volunteer

Volunteer Owned Best Practices...by Email

Excellent guest service - whether in a local church, community non-profit, retail business or service industry - is really the compilation of lived-out best practices. Those benchmark behaviors that may be simple and common sense, but they are set as standards of practice by everyone in the organization.

Best practices can be produced in a board room. 

  • Respond to questions within 48 hours. 
  • Answer the phone before the fourth ring. 
  • Do what you do with excellence. 

It can happen: best practices can come from the board room. But not most of them.

Most best practices come about in the moment. A one-time occurrence implemented by one team member that gets discovered and, because of its impact on communicating value, is repeated as a norm throughout the entire team. That’s what happened with

Guest Services | The Basics

I've been asked lately about some bottom-line "musts" to establish and/or take guest services excellence to the next level. This isn't an exhaustive list (that's why I wrote a few books on the topic), but these core essentials will provide a foundation to make your serve to guests excellent and personable.

Your Teams Are People, Too

We know it, no one needs to remind us. Or do we need to be reminded? The volunteers and staff who make up our ministry teams matter as much as the people we're serving. Our teams are people, too.

As I've had conversations with volunteers and staff on my various teams over the past couple weeks, I've been reminded. People matter. People need value. These people are my first "customers" or "guests".

Just this past week or so, I've been reminded - they will experience value when:


    Breakfast Barricades

    I live in northern Indiana in the path of the snow belt from Lake Michigan. We call it Lake Effect. I think that's intended to remind us that we get to enjoy the water and beaches of the great lake... when it's warm. I bring all that up to say that when it finally starts getting warmer, we Hoosiers find ourselves in the path of the department of transportation - fixing pot holes. Some days I prefer the snow.

    Today was one such day. This morning on my way to a breakfast meeting I approached the main thoroughfare out of my neighborhood and discovered

    Volunteer Culture: It Won't Just Happen, Part 5

    In the last several posts about creating and cultivating a volunteer culture, I’ve pulled from my second book, Lasting Impressions: From Visiting to Belonging, to review some common myths that prevent people from stepping up to serve in the local church (or any organization).

    Myth #2: “Volunteering Requires Too Much Time.”

    • This myth may or may not be true in your church. If the only way to volunteer at your church is by serving every week for hours at a time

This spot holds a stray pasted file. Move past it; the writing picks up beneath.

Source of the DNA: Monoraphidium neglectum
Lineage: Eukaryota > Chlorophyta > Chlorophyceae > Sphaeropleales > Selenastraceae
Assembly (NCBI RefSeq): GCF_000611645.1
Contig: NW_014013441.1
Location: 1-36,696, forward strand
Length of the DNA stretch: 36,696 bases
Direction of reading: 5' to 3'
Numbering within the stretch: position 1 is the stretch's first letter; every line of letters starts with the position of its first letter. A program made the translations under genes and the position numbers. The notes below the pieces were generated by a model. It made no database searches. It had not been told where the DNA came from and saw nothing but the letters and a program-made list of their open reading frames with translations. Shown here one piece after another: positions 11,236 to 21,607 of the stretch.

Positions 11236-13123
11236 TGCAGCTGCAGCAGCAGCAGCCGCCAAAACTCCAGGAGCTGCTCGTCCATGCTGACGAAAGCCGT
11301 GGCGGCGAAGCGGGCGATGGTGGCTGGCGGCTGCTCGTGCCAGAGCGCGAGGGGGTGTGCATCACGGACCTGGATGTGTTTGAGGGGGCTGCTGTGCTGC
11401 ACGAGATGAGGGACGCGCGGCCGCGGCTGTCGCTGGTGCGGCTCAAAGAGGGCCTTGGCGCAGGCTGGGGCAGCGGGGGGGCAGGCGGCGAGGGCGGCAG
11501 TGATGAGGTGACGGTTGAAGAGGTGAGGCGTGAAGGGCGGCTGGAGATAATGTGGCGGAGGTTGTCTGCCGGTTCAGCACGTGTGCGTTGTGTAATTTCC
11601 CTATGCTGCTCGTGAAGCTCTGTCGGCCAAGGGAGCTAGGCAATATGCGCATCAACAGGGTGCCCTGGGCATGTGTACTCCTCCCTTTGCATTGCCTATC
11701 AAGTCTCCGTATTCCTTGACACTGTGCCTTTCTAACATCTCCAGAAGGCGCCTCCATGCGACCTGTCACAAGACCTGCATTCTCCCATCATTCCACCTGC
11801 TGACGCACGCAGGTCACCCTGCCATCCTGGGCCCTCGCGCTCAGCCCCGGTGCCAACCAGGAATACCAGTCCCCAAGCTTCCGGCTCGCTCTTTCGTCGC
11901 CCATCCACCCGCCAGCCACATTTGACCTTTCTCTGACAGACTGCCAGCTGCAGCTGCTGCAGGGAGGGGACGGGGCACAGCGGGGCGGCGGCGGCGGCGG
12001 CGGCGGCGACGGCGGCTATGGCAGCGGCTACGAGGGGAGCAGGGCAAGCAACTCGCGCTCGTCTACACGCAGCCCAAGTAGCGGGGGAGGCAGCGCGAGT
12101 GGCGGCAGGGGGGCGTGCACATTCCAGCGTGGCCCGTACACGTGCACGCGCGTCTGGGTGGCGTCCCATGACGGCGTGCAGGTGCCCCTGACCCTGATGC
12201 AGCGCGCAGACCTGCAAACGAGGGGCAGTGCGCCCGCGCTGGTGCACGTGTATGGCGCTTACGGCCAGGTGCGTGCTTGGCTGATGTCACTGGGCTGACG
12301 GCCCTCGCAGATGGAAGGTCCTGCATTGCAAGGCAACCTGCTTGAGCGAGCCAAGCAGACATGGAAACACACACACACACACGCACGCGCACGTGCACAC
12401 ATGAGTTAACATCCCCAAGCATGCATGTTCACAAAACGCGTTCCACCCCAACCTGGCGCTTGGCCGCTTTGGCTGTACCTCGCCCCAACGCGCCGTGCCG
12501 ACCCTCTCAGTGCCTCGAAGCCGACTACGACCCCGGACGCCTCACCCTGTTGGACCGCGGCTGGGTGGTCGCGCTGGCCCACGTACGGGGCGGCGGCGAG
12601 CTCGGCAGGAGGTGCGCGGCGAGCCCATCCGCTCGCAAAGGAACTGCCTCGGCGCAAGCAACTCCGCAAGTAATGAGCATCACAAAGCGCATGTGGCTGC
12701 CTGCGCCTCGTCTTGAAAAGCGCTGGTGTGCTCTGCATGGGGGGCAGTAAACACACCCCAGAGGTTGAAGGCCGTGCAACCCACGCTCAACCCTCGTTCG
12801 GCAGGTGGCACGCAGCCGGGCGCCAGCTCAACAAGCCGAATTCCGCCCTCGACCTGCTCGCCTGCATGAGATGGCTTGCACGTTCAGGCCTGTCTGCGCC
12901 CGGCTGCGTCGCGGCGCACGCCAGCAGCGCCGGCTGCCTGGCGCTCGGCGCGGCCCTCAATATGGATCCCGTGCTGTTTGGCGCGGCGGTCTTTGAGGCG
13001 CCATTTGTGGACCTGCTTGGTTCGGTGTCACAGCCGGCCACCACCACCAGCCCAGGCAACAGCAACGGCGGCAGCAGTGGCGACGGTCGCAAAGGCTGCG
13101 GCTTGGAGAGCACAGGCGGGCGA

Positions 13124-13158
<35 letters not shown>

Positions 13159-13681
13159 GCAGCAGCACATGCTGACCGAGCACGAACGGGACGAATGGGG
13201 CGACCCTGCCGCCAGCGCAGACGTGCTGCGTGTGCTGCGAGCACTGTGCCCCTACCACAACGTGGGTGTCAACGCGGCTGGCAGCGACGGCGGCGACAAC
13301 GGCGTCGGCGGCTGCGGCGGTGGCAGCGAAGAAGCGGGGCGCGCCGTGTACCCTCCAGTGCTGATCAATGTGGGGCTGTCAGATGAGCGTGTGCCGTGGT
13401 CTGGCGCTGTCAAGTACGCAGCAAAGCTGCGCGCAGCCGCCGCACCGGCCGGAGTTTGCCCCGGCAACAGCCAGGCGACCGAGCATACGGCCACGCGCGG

Volunteer Culture: It Won't Just Happen, Part 4

     MYTH #1: “There’s no room for me; it’s all being done already.”

    • You and I know nothing could be further from the truth. Unless it's really true, of course. Maybe your staff is doing it all. Maybe you've structured things in such a way that there really are not new opportunities for new peeps.

    Volunteer Culture: It Won't Just Happen, Part 3

    When your church decides to intentionally develop a culture where it's normal to volunteer, where it's natural to serve, it's easy to make it all about the task. And when it's all about the task, we can make it all about our church. It's all too easy to forget that it's first about Jesus and people. I know - shocking. Earth-breaking. But true. Here are a couple examples.

    • The objective, the task alone drives the recruitment of volunteers. 
      • Often churches look at the ministry goals in front of them and go into recruitment mode to get the task of ministry done. And why not?

    Volunteer Culture: It Won't Just Happen, Part 2

    In our local churches we sometimes operate in a fantasy land, ignoring the reality that our people are living outside the four walls of the church. We create programs, activities, and opportunities for people to volunteer their time and talent as though our people are sitting around with nothing to do.

    When we do ask them to step up and participate, we're often vague, and sometimes shaming.

    It's as though we think people walk through the front door of our church saying,

    Volunteer Culture: It Won't Just Happen, Part 1

    I’m often asked what it takes to move a local church from staff-led ministry to ministry led and carried out by teams of volunteers. It's certainly not an overnight process to make such an intentional change. 

    Here’s part one of several responses to the question: how do create a culture of volunteering where people choose to step up and serve?

    It starts with vision